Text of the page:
Additional Dosage Information
Recommendations for known or presumed exposure to hepatitis B virus (e.g. needle-stick with contaminated needle)
Hepatitis B immunoglobulin should be given as soon as possible after exposure (within 24 hours).
The first dose of the vaccine should be initiated within 7 days of exposure and can be given simultaneously with hepatitis B immunoglobulin, although different injection sites should be used.
Subsequent doses should be given, if indicated by the serological status of the patient, according to the recommended immunisation schedule.
In the case of unvaccinated or incompletely vaccinated individuals, additional doses should be given as in the recommended immunisation schedule.
This vaccine may be used to complete a primary immunisation course or as a booster dose in individuals who have previously received a different hepatitis vaccine.
This vaccine can be administered with hepatitis B immunoglobulin or concomitantly with other vaccines, using separate injection sites and syringes.
For intramuscular administration.
The deltoid muscle is the preferred site for injection.
In patients with thrombocytopenia or bleeding disorders the vaccine may be given subcutaneously.
Before use, the vaccine should be well shaken to obtain a white, slightly opaque suspension.
In the absence of compatibility studies, this product must not be mixed with other medicinal products.
Precautions and Warnings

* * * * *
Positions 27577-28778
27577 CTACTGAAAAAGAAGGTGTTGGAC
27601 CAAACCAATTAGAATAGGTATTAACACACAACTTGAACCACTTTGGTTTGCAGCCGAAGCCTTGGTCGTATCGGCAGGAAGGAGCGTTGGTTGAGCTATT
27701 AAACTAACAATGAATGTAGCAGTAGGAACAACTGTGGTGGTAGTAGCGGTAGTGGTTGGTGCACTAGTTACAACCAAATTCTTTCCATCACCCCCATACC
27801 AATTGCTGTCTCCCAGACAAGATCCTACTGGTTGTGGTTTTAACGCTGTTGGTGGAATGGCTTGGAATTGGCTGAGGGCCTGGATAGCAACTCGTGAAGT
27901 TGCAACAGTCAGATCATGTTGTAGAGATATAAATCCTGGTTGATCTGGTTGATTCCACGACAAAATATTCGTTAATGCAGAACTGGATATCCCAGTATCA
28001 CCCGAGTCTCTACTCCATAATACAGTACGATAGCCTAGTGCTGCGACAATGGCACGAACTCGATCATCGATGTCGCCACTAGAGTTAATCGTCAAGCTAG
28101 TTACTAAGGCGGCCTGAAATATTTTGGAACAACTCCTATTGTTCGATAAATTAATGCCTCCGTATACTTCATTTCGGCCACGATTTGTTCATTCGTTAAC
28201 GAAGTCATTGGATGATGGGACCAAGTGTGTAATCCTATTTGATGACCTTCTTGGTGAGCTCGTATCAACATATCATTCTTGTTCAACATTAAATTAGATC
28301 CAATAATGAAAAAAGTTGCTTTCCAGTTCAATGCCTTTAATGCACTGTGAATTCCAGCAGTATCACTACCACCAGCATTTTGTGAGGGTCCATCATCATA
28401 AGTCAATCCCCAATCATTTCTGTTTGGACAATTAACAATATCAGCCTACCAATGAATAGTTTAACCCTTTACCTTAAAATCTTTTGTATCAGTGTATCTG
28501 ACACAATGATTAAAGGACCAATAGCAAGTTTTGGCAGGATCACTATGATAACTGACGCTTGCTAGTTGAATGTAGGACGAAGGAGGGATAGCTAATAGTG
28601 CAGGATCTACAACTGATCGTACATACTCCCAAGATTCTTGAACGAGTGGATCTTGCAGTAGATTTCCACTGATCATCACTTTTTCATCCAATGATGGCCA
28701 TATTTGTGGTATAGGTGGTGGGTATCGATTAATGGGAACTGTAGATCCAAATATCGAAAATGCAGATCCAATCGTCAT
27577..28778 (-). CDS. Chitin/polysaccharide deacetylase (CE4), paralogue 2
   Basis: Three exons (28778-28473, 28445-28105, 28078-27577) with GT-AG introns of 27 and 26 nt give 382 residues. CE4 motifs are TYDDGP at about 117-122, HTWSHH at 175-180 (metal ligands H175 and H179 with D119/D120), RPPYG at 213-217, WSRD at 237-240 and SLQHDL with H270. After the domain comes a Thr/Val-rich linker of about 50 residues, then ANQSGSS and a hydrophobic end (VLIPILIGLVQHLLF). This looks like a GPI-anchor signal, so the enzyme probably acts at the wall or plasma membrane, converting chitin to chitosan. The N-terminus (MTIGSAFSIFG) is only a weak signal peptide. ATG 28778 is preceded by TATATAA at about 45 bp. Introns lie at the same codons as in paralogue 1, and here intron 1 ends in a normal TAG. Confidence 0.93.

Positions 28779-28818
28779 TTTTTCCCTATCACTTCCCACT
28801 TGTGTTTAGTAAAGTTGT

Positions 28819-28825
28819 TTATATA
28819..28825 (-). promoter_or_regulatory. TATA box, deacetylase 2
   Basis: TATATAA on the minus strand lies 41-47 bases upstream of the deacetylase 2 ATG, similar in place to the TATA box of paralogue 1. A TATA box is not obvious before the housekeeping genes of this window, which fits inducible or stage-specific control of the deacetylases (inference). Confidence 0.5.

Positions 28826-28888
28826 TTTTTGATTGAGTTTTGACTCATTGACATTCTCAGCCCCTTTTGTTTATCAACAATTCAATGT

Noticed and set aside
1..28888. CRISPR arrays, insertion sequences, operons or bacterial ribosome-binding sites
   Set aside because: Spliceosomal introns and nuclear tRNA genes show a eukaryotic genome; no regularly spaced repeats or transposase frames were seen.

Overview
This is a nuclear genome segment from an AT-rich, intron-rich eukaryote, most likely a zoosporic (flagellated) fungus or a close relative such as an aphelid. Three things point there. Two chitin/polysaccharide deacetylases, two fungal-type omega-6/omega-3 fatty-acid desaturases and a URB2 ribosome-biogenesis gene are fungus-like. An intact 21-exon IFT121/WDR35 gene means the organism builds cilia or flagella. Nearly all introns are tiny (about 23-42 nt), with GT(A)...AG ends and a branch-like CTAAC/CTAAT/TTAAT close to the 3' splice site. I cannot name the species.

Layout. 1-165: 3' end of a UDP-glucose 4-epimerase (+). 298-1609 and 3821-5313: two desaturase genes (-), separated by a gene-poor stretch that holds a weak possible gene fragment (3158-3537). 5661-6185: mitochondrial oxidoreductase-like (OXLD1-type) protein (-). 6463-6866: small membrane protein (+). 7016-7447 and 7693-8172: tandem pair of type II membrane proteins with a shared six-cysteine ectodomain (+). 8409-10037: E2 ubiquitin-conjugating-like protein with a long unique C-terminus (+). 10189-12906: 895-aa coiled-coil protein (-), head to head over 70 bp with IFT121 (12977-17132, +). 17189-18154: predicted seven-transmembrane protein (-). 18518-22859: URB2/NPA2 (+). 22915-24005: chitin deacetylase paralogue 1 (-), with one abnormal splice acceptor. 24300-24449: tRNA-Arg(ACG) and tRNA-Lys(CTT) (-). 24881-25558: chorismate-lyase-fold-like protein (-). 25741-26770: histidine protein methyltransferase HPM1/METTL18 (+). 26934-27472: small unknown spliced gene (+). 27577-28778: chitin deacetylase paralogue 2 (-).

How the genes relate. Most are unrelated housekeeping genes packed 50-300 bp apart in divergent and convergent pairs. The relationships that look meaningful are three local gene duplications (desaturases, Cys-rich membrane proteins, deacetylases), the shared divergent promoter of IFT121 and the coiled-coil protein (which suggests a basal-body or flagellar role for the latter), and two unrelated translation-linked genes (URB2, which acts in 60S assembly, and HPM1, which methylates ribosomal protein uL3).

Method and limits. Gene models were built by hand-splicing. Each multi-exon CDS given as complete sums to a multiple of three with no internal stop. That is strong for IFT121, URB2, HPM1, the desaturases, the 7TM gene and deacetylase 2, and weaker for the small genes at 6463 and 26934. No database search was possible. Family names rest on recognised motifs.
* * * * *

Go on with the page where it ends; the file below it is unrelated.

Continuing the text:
For hepatitis B vaccine administration, regular antibody testing should be done in haemodialysis patients.
Hepatitis B has a long incubation period. It is therefore possible for unrecognised hepatitis B infection to be present at the time of immunisation. This vaccine may not prevent hepatitis B infection in such cases.
Infection caused by hepatitis A, hepatitis C, hepatitis E and other pathogens affecting the liver, will not be prevented by this vaccine. It can be anticipated that hepatitis D infection will be prevented by immunisation with this vaccine as hepatitis D infection only occurs in the presence of hepatitis B infection.
Appropriate medical facilities should be readily available in the case of an anaphylactic reaction to the vaccine.
Sensitisation reactions may occur due to the potential traces of formaldehyde and potassium thiocyanate in the vaccine. These substances are used during the manufacturing process.
Use caution when vaccinating latex-sensitive individuals since the vial stopper contains dry natural latex rubber that may cause allergic reactions.